Ukraine issues warrant for ex-leader Yanukovych over 'mass murder'

Ukraine issues warrant for ex-leader Yanukovych over 'mass murder'

KIEV - Agence France-Presse
Ukraine issues warrant for ex-leader Yanukovych over mass murder

In this image made from video released by the Regional Administration of Kharkiv and distributed by AP Video, Viktor Yanukovych, President of Ukraine, speaks in Kharkiv, Ukraine, Feb 22. AP photo

Ukraine issued an arrest warrant Feb. 24 for ousted president Viktor Yanukovych over the "mass murder" of protesters after a week of bloodshed in the capital Kiev that claimed nearly 100 lives. The interim rulers also appealed for $35 billion in Western aid to pull the ex-Soviet country back from the brink of economic collapse.

The dramatic announcements by ex-Soviet country's new Western-leaning ministers - approved by parliament over a chaotic weekend that saw the pro-Russian leader flee into hiding - came as a top EU envoy flew to Kiev to buttress its sudden tilt away from Moscow.

Three months of unceasing protests over Yanukovych's decision to spurn an historic pact with the European Union in favour of closer ties with its old masters in the Kremlin culminated in days of carnage in Kiev last week.

Ukraine's new interim head of the federal police said on Feb. 23 that he held Yanukovych and his team of feared security insiders directly responsible for the deaths.

"A criminal case has been launched over the mass murder of peaceful civilians. Yanukovych and a number of other officials have been put on a wanted list," acting interior minister Arsen Avakov said in a statement posted on his Facebook account.

Avakov said Yanukovych had tried Feb. 22 to flee the country out of the eastern city of Donetsk - his political power base and bastion of pro-Russian support - before travelling on to Crimea with a team of guards and a cache of weapons the next day.

He said the deposed head of state and his powerful administration chief Andriy Klyuev had since "travelled by three cars into an unknown direction, having first switched off their modes of communication."  

Ukraine has been reeling from both political and financial crises that have seen the nation of 46 million face the threat of splintering between its pro-Western and more Russified regions and having to declare a devastating default.

Appeal for massive economic assistance

World financial chiefs meeting in Sydney over the weekend raised the possibility of coming up with a huge rescue package that could fill in for $15 billion promised to Yanukovych by Russian President Vladimir Putin - money that is now on potentially permanent hold.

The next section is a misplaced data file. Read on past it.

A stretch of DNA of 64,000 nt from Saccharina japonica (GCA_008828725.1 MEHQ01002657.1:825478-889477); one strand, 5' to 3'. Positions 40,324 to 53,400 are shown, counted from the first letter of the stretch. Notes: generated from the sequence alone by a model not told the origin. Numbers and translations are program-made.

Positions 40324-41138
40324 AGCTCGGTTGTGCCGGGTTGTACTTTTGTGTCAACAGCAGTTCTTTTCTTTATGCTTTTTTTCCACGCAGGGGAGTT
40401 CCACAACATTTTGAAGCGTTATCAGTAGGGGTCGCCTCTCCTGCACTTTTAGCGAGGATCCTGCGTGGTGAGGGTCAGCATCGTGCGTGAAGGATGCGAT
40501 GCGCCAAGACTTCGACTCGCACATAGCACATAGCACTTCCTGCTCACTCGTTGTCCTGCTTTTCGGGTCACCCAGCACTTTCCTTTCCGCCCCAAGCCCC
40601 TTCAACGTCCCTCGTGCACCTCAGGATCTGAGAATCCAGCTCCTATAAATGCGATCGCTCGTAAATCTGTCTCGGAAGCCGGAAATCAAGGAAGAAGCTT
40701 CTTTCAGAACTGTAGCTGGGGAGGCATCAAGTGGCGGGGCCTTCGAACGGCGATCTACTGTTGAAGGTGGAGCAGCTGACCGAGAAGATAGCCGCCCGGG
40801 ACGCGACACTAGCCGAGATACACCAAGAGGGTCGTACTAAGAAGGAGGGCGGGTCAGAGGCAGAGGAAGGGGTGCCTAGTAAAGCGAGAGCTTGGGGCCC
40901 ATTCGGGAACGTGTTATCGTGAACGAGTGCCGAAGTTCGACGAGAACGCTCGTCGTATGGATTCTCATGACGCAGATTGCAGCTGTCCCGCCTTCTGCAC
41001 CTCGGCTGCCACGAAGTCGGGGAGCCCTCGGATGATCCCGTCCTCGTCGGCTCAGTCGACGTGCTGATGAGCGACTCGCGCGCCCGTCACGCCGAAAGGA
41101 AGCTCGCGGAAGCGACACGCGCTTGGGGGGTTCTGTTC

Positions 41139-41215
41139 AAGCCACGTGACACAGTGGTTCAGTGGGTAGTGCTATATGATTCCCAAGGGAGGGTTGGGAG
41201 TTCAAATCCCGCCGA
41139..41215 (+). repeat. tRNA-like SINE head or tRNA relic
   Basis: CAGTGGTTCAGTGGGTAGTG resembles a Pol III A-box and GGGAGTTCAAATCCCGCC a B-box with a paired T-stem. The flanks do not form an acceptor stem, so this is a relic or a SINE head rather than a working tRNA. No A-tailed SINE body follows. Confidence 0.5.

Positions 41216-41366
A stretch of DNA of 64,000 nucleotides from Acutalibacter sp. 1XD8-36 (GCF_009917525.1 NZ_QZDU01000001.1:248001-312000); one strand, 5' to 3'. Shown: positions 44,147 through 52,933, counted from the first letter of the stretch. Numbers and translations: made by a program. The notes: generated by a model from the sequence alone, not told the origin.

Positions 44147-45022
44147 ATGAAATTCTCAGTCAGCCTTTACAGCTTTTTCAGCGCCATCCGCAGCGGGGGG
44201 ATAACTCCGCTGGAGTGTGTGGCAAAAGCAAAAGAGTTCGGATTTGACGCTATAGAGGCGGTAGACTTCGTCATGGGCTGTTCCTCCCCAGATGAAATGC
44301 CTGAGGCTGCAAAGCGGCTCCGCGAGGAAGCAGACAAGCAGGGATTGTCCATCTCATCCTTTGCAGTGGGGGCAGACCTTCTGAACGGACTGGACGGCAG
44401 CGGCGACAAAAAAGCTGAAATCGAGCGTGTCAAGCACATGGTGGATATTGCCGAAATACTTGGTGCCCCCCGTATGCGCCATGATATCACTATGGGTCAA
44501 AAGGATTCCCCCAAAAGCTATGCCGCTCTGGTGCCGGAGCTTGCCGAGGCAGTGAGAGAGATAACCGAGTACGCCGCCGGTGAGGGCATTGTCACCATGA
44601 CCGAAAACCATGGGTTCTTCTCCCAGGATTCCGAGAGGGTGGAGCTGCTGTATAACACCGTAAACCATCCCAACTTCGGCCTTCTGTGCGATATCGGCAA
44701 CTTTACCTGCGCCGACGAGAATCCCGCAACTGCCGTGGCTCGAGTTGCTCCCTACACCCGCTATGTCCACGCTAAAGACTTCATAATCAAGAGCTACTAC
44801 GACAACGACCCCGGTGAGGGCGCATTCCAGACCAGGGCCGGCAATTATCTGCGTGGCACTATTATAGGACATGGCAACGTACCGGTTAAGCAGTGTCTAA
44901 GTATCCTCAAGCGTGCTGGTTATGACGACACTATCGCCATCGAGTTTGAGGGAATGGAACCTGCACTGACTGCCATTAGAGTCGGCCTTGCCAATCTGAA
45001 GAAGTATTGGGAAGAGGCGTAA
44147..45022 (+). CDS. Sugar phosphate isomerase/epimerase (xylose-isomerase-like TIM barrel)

Ukraine's interim finance minister Yuriy Kolobov said the "planned volume of macroeconomic assistance for Ukraine may reach around $35 billion" by the end of next year.

He urged Western nations and the International Monetary Fund to convene a donor conference in the next two weeks that would focus on "allocating aid to modernise and reform Ukraine."

Russia's vocal displeasure at the changes convulsing its neighbour has translated into fears in Kiev that Moscow's massive rescue may be abandoned after only one payment of $3 billion that came through in December and has been used up.

Ukraine's new interim leader Oleksandr Turchynov warned on Feb. 23 that Kiev would have no choice but to default on $13-billion in foreign obligations due this year should the West fail to fill in for Moscow's suspended aid.

Financial assistance from European powers was set to dominate the agenda of a two-day visit to Kiev by EU foreign policy chief Catherine Ashton starting Feb. 24.    

Her office said the talks with Ukraine's new leaders would focus on finding "a lasting solution to the political crisis and measures to stabilise the economic situation."

Turchynov vowed Sunday to draw up a "government of the people" and warned Russia that he expected the Kremlin to respect his country's pivot to the West.

He has until Tuesday to cobble together a coalition cabinet and find a prime minister willing to take up the challenge of keeping Ukraine from falling off the economic cliff before a new presidential poll on May 25.

Turchynov is a close ally of Yulia Tymoshenko - an iconic but divisive former premier who was released by parliament on Feb. 22 from a controversial jail sentence she was handed by Yanukovych's team - and is not himself expected to challenge for the presidency.